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  • Sara Mays

What Is Your Online Billboard Telling Potential Customers?

From the time on the clock when we wake in the morning to speed limits, train schedules, and menu prices, numbers are a central part of our lives. We were taught from an early age that numbers are a clear indicator of performance. From our earliest years in school, we are

striving to get a 100 on a test, to score points in basketball, to increase our bank balance, or to reduce the number of strokes in our golf game. Numbers provide us with information about ourselves and about our business that can lead us to areas of opportunity.

What happens when we ignore these number? I’ve often pretended that bathroom scales don’t exist, and the results aren’t pretty. Ignoring information is usually the first step to failure.


In today’s world, we must look at online content as if it’s a billboard. Millions of people are "driving" or "walking" by and seeing information about your company. This information helps them decide to visit your business or to ignore it.


Let’s specifically look at Yelp. 142 million people visit Yelp each month, so if a business owner is ignoring Yelp, the impact on the brand and the business can be substantial. Take the case of a Zach, a small business owner in Ohio. Zach ran a very profitable landscaping business for many years with sales of more than $750,000. It was growing year after year until suddenly, it stopped.


In the summer of 2016, Zach’s phone calls decreased by approximately 30%. Sure, he still had a core group of clients, but it was his peak season. He had staffed up to meet the demands, so when the drop off continued for several months, it was devastating. Zach had no idea why the calls stopped coming in.


For weeks, Zach and his wife tried to determine what was happening. Then they came across Yelp. Until that point, they were unaware Yelp even existed. What they found was painful. A customer from a previous year had posted a negative review. He was not happy that Zach would not replace a tree more than a year after his guarantee had expired. At the time, it hadn't seemed like a big deal, but the date of the negative post corresponded exactly to the timing that Zach’s phone stopped ringing.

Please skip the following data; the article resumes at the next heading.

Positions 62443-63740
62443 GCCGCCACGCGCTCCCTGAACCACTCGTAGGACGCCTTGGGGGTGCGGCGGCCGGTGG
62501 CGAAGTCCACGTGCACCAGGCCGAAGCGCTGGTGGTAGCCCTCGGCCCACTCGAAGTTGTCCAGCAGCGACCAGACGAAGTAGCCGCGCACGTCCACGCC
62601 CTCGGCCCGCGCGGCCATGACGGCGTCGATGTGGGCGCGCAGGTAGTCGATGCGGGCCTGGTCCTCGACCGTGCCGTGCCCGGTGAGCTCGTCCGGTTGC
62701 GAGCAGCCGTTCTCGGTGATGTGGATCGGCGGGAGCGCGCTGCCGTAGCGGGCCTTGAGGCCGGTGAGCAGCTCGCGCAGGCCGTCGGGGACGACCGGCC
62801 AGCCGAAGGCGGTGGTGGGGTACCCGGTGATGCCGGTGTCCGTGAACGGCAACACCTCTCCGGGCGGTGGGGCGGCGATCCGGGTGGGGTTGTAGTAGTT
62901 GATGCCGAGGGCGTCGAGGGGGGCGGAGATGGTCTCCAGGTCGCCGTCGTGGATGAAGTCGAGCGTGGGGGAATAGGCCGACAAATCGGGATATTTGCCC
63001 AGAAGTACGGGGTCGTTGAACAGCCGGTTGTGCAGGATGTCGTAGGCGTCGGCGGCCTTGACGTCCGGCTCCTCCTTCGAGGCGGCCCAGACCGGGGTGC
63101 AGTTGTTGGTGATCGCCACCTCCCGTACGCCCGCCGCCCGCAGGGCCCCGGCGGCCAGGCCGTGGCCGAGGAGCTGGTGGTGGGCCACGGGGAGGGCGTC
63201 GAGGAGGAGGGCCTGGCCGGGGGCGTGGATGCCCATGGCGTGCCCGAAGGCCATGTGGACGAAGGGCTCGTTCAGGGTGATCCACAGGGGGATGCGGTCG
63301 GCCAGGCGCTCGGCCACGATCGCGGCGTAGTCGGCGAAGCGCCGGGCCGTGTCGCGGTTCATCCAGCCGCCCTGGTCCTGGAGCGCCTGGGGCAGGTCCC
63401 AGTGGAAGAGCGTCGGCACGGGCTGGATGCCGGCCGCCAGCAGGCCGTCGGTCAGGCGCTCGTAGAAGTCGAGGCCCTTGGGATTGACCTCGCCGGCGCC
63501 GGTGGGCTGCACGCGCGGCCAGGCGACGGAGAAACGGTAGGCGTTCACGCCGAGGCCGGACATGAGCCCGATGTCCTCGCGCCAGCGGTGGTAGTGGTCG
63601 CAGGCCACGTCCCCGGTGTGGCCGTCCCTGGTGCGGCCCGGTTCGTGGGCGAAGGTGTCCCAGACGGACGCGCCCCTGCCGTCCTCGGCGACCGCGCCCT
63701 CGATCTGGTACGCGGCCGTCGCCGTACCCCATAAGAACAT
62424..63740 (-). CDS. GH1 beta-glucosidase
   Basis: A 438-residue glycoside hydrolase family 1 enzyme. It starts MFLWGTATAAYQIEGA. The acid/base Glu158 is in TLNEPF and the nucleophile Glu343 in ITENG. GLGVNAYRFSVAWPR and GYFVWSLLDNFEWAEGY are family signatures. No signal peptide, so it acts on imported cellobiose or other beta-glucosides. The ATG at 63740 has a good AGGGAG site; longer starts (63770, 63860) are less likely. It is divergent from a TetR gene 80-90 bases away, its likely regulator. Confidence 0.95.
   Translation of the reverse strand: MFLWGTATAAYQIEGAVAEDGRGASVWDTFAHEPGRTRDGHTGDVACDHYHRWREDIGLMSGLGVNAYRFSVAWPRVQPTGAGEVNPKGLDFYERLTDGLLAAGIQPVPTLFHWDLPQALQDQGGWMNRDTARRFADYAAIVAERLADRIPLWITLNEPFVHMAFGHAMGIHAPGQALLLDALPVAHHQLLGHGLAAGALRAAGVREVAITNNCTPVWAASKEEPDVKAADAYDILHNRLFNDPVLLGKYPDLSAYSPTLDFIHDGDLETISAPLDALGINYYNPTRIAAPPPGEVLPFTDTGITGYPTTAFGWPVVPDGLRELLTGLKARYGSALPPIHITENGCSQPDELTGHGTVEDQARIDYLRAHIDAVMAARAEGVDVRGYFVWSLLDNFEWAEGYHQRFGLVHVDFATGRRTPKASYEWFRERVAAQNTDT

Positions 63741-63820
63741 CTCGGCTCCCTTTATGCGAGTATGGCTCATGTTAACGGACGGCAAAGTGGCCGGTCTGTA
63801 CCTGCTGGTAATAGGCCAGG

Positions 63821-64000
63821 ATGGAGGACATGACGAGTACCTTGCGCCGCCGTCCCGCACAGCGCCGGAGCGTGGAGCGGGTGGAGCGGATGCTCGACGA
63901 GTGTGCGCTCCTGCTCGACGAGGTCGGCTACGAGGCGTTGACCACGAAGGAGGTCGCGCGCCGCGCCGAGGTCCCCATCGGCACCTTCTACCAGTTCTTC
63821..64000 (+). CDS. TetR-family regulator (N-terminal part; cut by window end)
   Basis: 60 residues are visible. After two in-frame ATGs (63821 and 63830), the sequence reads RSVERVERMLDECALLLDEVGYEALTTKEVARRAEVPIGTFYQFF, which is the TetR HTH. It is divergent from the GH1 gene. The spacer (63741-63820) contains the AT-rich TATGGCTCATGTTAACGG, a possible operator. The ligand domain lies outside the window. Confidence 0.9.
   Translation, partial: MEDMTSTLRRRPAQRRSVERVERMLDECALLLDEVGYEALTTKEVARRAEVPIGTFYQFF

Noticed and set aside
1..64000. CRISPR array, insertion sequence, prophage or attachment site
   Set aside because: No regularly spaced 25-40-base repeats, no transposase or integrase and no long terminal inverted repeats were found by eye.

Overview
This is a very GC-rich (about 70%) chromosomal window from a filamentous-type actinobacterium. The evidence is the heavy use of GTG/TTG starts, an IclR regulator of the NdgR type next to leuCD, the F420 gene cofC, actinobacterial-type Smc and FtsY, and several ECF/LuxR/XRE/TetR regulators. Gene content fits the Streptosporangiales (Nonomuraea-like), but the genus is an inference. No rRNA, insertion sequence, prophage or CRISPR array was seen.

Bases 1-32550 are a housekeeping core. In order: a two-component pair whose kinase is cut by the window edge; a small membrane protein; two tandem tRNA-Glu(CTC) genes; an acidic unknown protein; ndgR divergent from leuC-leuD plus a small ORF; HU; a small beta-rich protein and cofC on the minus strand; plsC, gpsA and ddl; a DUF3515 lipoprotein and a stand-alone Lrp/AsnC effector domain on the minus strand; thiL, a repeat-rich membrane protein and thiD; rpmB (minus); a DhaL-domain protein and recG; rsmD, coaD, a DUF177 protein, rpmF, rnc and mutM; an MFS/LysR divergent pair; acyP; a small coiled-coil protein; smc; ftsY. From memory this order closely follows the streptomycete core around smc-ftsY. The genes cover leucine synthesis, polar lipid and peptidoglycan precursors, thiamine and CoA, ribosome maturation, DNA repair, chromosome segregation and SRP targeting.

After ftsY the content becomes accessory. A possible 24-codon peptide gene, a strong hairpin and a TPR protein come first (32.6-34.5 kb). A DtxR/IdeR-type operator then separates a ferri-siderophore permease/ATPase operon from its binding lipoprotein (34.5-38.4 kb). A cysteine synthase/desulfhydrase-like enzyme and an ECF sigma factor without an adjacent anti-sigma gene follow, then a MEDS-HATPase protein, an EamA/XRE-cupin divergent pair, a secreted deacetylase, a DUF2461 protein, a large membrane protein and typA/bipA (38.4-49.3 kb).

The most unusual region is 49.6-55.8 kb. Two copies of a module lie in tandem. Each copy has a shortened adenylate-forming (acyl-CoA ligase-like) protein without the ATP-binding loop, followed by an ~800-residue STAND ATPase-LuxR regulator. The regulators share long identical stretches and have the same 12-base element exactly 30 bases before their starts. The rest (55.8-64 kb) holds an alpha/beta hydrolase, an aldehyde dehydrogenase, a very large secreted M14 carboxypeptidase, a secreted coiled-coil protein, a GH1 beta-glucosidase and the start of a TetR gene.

In total, Zach estimates that he lost more than $100,000 in those months, all over a $300 tree. Zach decided to contact the customer, replace the tree, and request that the customer update his feedback on Yelp. Now he has claimed his business on Yelp and responds to feedback. Zach’s business is growing once again. He now clearly understands how the world has changed, even in his small town, and how important it is to utilize social media, especially Yelp.


Whether a customer posts a 5-star or 2-star review, it’s your responsibility as the owner/business leader to respond. Regardless of the rating, when other customers see your professional response, they know that you value their business. If you ignore the ratings, it sends a strong message that you don’t care about your customers.

Ignoring Yelp or other online ratings doesn’t make them go away, no more than me ignoring the number on the scale in the bathroom helps me lose weight.


If you need support developing a process for managing online reviews, we can help. Contact us at consultant@theretailcoach.training or 866-550-8724.


Sara Mays

Principal Consultant

The Retail Coach Consultant Group-NY

smays@theretailcoach.training

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